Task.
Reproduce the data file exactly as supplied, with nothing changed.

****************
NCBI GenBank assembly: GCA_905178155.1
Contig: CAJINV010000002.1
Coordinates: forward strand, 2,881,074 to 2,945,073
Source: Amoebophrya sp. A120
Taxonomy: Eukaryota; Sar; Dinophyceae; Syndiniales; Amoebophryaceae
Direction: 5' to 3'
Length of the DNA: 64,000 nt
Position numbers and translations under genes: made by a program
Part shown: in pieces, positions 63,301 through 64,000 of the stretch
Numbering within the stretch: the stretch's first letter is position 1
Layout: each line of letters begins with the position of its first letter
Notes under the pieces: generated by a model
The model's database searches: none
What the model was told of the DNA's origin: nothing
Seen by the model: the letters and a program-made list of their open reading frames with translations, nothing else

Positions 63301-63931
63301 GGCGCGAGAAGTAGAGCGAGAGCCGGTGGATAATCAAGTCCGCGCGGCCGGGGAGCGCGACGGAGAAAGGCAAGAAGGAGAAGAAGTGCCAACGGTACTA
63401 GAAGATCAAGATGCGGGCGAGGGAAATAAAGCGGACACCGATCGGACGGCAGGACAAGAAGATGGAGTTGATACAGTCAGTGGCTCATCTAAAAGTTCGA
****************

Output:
NCBI GenBank assembly: GCA_905178155.1
Contig: CAJINV010000002.1
Coordinates: forward strand, 2,881,074 to 2,945,073
Source: Amoebophrya sp. A120
Taxonomy: Eukaryota; Sar; Dinophyceae; Syndiniales; Amoebophryaceae
Direction: 5' to 3'
Length of the DNA: 64,000 nt
Position numbers and translations under genes: made by a program
Part shown: in pieces, positions 63,301 through 64,000 of the stretch
Numbering within the stretch: the stretch's first letter is position 1
Layout: each line of letters begins with the position of its first letter
Notes under the pieces: generated by a model
The model's database searches: none
What the model was told of the DNA's origin: nothing
Seen by the model: the letters and a program-made list of their open reading frames with translations, nothing else

Positions 63301-63931
63301 GGCGCGAGAAGTAGAGCGAGAGCCGGTGGATAATCAAGTCCGCGCGGCCGGGGAGCGCGACGGAGAAAGGCAAGAAGGAGAAGAAGTGCCAACGGTACTA
63401 GAAGATCAAGATGCGGGCGAGGGAAATAAAGCGGACACCGATCGGACGGCAGGACAAGAAGATGGAGTTGATACAGTCAGTGGCTCATCTAAAAGTTCGA